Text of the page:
Moving any distance can be difficult and costly, whether it’s one state away or across the country. Trying to move during COVID-19 can make things even trickier and pricier. Here is how my boyfriend and I managed to do it with tips for making it as smooth as possible.
1. Start planning months in advance.
There’s a lot of thought and decisions that go into the moving process. If the move will take a few days, you may need to book a few hotel rooms. In order to book the hotel rooms in advance, you need to know where you will stop driving each day. If you’re moving your own belongings, you’ll likely need to rent a U-Haul or other moving truck. If you want to ship your items, you’ll need to rent from a company like PODS. If you want to fly instead of drive, you’ll need to book one-way plane tickets.
These are just a few of the considers you’ll need to plan for, several of which require you to reserve in advance. In a pandemic, your plans will likely be ruined a couple times and you’ll have to start from square zero (at least, that’s how it was for us). You want to allow yourself enough time for things to go wrong.
Also, you may need to reserve these things further in advance than you might usually need to with COVID-19 related travel restrictions and social distancing requirements. In order to do all this, you need to set a move-in date and stick with it as best you can.
You’ll also want to make sure your moving dates align with your lease dates to avoid spending unnecessary extra nights in hotels when you arrive to your new city.
2. Budget & Compare Prices
You have many options as to how you want to make your move. You have a date set, a new home lined up, and many options on how to execute the move. Now you have to compare prices based on what the different options will cost you.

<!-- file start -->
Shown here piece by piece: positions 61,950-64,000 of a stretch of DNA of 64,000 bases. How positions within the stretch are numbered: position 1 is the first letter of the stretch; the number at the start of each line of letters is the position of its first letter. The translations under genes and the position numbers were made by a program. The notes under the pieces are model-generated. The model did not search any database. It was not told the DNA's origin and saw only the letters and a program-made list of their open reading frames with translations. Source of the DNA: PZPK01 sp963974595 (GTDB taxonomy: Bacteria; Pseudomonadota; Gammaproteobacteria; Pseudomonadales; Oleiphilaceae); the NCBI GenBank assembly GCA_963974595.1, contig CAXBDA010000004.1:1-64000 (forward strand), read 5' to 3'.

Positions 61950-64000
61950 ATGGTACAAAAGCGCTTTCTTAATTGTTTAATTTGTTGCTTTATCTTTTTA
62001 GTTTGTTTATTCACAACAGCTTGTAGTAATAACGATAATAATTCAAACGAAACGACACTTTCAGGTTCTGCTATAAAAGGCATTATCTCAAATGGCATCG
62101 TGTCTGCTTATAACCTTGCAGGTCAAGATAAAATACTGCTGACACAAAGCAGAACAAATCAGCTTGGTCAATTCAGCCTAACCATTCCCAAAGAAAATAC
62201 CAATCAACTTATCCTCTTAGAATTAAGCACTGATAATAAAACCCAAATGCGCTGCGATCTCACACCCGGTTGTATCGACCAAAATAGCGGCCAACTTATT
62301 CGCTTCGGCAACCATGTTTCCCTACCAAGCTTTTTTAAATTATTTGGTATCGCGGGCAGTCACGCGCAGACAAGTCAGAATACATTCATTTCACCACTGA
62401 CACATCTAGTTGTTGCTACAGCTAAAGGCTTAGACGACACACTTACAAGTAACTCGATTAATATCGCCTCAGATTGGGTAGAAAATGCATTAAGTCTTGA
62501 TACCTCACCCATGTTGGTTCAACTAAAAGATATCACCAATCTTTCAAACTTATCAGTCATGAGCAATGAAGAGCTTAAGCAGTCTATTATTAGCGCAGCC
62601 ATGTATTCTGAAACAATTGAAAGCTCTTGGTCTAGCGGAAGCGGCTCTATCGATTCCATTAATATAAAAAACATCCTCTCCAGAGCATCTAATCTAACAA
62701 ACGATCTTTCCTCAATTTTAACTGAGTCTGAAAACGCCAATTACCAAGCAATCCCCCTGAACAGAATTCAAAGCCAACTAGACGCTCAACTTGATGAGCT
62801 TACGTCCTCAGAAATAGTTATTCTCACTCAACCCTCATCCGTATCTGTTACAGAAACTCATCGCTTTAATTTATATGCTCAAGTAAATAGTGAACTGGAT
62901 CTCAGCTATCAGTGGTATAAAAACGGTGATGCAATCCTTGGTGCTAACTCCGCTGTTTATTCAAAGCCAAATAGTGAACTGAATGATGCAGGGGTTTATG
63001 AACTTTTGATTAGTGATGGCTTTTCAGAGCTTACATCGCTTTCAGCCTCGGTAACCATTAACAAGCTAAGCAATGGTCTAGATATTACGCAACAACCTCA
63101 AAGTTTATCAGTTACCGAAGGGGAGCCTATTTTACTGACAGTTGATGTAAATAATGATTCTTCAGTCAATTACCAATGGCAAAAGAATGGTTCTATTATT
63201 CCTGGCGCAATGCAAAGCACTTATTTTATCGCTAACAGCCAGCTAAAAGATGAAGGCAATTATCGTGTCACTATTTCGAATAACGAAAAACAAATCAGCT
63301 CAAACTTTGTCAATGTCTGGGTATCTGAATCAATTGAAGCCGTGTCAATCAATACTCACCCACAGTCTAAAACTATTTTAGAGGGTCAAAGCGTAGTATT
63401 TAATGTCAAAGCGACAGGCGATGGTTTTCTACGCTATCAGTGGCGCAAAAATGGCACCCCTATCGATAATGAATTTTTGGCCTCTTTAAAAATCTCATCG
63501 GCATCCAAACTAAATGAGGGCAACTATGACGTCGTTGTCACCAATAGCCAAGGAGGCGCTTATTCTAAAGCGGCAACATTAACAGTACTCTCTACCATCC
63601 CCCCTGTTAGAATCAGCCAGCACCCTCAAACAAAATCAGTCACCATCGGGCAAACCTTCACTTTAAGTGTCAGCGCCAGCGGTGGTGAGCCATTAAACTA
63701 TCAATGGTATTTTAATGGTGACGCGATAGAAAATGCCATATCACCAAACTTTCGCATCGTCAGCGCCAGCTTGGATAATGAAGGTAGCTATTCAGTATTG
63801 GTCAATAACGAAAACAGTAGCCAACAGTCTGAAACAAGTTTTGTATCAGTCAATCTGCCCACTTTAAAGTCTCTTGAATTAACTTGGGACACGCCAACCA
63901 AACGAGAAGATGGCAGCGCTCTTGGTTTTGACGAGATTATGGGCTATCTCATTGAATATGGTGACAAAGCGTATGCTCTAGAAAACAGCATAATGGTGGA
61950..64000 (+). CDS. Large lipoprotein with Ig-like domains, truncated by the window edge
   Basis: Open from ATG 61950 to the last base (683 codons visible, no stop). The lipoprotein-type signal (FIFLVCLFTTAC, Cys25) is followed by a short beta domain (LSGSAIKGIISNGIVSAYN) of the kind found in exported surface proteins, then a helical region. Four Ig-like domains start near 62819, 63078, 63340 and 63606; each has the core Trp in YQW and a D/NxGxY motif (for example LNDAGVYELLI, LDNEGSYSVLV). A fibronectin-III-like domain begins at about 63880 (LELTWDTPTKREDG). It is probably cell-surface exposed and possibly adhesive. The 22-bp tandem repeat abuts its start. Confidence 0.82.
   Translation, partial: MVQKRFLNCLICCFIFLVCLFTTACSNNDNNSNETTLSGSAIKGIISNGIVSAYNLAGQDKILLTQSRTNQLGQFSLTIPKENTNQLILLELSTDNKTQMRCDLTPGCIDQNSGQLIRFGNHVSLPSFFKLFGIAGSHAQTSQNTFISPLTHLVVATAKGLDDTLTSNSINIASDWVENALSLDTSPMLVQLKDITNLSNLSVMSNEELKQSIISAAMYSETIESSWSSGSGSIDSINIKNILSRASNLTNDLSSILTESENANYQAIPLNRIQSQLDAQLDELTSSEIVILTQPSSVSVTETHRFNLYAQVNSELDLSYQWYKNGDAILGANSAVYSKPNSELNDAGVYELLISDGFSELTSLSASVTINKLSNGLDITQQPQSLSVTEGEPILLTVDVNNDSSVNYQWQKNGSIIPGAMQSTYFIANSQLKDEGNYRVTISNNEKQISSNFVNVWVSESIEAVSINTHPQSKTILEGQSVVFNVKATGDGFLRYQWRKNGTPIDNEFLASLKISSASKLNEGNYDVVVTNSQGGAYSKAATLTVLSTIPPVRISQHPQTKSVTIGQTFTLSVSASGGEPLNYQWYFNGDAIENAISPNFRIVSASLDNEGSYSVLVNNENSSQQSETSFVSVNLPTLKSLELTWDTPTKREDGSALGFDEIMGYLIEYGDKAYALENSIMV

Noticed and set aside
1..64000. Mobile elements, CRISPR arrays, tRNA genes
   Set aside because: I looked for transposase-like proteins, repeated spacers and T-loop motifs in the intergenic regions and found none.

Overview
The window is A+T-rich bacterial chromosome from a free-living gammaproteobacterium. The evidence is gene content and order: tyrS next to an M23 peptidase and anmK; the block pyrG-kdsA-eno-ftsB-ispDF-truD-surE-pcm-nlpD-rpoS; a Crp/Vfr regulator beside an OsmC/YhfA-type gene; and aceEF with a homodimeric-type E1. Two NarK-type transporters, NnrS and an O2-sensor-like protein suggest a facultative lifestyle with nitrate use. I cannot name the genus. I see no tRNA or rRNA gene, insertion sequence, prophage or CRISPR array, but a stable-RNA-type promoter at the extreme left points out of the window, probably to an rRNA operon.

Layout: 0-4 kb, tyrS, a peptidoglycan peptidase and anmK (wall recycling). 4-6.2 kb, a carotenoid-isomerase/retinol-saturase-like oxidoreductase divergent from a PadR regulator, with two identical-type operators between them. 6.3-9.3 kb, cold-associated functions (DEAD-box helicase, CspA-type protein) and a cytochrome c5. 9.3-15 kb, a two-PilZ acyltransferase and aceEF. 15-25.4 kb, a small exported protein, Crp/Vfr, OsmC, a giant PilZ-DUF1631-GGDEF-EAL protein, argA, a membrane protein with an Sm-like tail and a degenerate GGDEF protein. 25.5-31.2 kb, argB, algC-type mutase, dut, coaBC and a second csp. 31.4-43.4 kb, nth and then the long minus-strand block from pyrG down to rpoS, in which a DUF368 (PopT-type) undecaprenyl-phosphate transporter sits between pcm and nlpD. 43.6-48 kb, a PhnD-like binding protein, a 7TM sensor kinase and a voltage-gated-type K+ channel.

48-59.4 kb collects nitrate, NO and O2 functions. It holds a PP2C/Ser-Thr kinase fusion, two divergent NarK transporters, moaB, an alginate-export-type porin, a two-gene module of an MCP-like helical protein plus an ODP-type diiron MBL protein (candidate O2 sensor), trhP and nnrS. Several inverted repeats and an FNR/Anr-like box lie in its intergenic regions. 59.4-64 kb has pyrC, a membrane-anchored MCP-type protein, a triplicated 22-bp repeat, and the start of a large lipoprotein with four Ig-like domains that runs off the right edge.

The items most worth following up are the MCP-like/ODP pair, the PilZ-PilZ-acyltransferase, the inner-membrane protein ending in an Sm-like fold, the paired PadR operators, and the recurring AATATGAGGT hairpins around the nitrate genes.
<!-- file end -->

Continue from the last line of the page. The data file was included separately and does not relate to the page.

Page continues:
PODS and U-Haul are definitely pricey for cross-country moves. When I moved from Florida to Arizona, each of those options were going to cost well over $1,200. Not to mention the additional $700-$900 it would cost to transport a car. Also, another $150-$200 per one-way plane ticket. Let’s not forget the cost of eating out, hotel rooms, rental cars or Uber rides, and stocking up your new home with supplies and groceries.
If some of these options are outside your budget and you’re willing to part with items that can be easily replaced, I suggest downsizing and driving what you can in your car.
3. Downsize as much as you can.
Renting with U-Haul or PODS, transporting a car and two plane tickets were out of our budget. So we took a different route.
We got rid of everything that could be easily replaced and packed the car full of what we decided to keep. Once the car was packed up, we drove across the country! This took more planning and several rounds of de-cluttering, but it was more cost efficient in the end.
When we arrived in Arizona, it cost us a couple hundred dollar to replace what we didn’t bring verses a couple thousand to bring everything we had. It was also a great way to start fresh!